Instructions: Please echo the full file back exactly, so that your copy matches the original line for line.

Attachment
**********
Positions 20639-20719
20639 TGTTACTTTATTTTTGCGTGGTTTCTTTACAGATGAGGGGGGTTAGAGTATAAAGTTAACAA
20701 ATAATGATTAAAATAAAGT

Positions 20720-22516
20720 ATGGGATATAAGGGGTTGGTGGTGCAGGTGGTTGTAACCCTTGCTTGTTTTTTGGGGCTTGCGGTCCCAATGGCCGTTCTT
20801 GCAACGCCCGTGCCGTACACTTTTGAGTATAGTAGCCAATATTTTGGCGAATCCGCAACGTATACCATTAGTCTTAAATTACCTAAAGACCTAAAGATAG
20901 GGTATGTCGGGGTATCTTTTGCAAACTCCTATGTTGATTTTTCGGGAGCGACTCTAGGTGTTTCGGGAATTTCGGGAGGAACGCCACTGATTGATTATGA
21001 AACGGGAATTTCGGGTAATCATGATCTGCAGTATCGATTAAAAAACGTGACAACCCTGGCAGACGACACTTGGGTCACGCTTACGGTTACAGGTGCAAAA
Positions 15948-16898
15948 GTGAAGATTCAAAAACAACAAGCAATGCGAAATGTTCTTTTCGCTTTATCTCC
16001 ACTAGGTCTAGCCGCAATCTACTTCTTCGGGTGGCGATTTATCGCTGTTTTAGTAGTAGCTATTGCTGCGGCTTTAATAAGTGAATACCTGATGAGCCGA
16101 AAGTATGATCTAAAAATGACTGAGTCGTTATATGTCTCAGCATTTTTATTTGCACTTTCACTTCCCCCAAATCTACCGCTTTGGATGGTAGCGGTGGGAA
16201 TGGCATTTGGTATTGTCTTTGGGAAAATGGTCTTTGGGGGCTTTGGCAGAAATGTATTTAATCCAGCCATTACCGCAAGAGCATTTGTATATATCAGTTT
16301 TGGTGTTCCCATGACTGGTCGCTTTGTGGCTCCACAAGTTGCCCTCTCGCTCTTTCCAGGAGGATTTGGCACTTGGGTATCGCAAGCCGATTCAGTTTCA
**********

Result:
Positions 20639-20719
20639 TGTTACTTTATTTTTGCGTGGTTTCTTTACAGATGAGGGGGGTTAGAGTATAAAGTTAACAA
20701 ATAATGATTAAAATAAAGT

Positions 20720-22516
20720 ATGGGATATAAGGGGTTGGTGGTGCAGGTGGTTGTAACCCTTGCTTGTTTTTTGGGGCTTGCGGTCCCAATGGCCGTTCTT
20801 GCAACGCCCGTGCCGTACACTTTTGAGTATAGTAGCCAATATTTTGGCGAATCCGCAACGTATACCATTAGTCTTAAATTACCTAAAGACCTAAAGATAG
20901 GGTATGTCGGGGTATCTTTTGCAAACTCCTATGTTGATTTTTCGGGAGCGACTCTAGGTGTTTCGGGAATTTCGGGAGGAACGCCACTGATTGATTATGA
21001 AACGGGAATTTCGGGTAATCATGATCTGCAGTATCGATTAAAAAACGTGACAACCCTGGCAGACGACACTTGGGTCACGCTTACGGTTACAGGTGCAAAA
Positions 15948-16898
15948 GTGAAGATTCAAAAACAACAAGCAATGCGAAATGTTCTTTTCGCTTTATCTCC
16001 ACTAGGTCTAGCCGCAATCTACTTCTTCGGGTGGCGATTTATCGCTGTTTTAGTAGTAGCTATTGCTGCGGCTTTAATAAGTGAATACCTGATGAGCCGA
16101 AAGTATGATCTAAAAATGACTGAGTCGTTATATGTCTCAGCATTTTTATTTGCACTTTCACTTCCCCCAAATCTACCGCTTTGGATGGTAGCGGTGGGAA
16201 TGGCATTTGGTATTGTCTTTGGGAAAATGGTCTTTGGGGGCTTTGGCAGAAATGTATTTAATCCAGCCATTACCGCAAGAGCATTTGTATATATCAGTTT
16301 TGGTGTTCCCATGACTGGTCGCTTTGTGGCTCCACAAGTTGCCCTCTCGCTCTTTCCAGGAGGATTTGGCACTTGGGTATCGCAAGCCGATTCAGTTTCA